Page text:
When you started working in a newsroom:

My first newsroom was the Fiji Times in Suva way back in 1984. After working for the Southern Development Company as a clerical officer soon after passing then Form 6 New Zealand University Entrance, my mother insisted I attend the then Fiji Institute of Technology to upgrade my qualification.

It was during the first semester break when the Fiji Times advertised the position for proofreaders. I applied and was called in for the interview. Three of us were shortlisted.

We took a short English test which included dictation, sentence formation and spelling test. The next day I received an offer letter to be a reporter.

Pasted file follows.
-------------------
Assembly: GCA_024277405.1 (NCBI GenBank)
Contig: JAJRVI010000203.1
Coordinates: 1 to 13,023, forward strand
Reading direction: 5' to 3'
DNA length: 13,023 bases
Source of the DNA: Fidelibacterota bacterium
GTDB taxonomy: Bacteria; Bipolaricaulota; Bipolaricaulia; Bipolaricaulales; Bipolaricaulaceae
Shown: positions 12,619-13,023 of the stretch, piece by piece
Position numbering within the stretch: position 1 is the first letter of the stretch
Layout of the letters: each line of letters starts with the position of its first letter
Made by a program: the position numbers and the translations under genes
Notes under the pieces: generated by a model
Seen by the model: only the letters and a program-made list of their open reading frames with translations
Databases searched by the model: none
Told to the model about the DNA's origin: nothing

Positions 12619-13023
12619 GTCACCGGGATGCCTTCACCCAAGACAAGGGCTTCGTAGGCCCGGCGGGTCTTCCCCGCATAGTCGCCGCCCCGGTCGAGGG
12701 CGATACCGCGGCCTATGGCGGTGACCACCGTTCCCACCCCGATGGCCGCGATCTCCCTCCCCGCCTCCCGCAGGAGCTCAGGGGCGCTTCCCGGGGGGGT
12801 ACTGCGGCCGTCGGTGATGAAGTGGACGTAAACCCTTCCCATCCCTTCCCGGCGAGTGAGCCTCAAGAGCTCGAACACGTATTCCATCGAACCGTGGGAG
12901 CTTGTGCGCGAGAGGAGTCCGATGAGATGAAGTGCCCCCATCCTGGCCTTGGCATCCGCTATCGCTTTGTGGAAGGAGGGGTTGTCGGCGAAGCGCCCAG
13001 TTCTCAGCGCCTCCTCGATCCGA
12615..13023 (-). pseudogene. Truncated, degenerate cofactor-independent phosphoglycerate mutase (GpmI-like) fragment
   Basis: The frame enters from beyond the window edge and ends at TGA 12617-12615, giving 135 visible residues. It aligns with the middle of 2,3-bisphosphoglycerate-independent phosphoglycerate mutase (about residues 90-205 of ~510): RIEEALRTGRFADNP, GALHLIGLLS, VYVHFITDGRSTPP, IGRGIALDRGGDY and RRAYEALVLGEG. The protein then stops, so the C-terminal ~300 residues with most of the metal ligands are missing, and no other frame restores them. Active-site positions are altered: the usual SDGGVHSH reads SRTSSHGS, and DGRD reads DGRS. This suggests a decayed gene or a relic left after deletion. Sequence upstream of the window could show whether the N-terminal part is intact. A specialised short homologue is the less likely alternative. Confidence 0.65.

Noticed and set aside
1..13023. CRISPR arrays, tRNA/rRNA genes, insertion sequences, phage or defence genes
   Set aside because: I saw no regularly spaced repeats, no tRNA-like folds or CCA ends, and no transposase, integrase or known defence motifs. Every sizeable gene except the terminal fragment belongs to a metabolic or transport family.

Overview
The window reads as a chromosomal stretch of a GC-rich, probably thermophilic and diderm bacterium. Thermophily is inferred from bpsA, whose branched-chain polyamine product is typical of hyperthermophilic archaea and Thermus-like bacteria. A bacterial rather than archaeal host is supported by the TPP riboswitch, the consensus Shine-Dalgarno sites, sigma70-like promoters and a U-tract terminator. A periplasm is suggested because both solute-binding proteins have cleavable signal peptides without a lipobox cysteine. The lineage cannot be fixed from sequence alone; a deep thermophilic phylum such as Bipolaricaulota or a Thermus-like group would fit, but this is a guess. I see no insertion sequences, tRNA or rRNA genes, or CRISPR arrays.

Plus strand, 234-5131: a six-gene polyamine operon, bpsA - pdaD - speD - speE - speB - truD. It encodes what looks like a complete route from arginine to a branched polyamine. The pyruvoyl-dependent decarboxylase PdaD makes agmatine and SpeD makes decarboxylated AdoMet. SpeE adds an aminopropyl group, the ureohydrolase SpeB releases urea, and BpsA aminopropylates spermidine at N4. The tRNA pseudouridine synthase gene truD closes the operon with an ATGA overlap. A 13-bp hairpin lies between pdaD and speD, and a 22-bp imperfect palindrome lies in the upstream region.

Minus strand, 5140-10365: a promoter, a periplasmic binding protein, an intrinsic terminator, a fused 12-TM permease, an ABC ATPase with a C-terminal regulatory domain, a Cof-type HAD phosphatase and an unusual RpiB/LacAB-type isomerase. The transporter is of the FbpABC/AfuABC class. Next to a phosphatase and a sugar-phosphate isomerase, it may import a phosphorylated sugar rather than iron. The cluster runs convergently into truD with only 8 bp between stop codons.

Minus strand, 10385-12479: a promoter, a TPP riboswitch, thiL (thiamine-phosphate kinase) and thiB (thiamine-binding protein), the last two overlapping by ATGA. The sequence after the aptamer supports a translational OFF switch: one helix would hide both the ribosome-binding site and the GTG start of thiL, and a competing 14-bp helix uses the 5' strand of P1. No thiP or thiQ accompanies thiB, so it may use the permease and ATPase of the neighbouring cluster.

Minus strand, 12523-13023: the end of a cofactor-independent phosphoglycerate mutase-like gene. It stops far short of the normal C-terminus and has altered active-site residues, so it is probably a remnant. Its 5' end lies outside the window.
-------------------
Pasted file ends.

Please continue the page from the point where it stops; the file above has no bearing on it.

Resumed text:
I was with the Fiji Times as a sport reporter when the first military coup in 1987 was staged. I was on the sports desk with the late Eroni Volavola who had taken a few days off earlier only to show up at the newsroom in full military uniform to say it was a coup; escorting us out with only our bags as we followed our then editor Vijendra Kumar onto Gordon Street.

Chief of staff then were Richard Naidu, Mesake Koroi then Umendra Singh assisted by Asha Lakhan. There was a media blackout for some weeks.

The then Fiji Sun closed for good and a handful of journalists including Samisoni Kakaivalu, Jale Moala, Mika Turaga and Torika Tora formed the Daily Post.

I joined them in 1989 at Three Miles, Nabua then the company relocated at Valelevu in Nasinu. Nemani Delaibatiki was editor-in-chief and Kameli Rakoko was sports editor.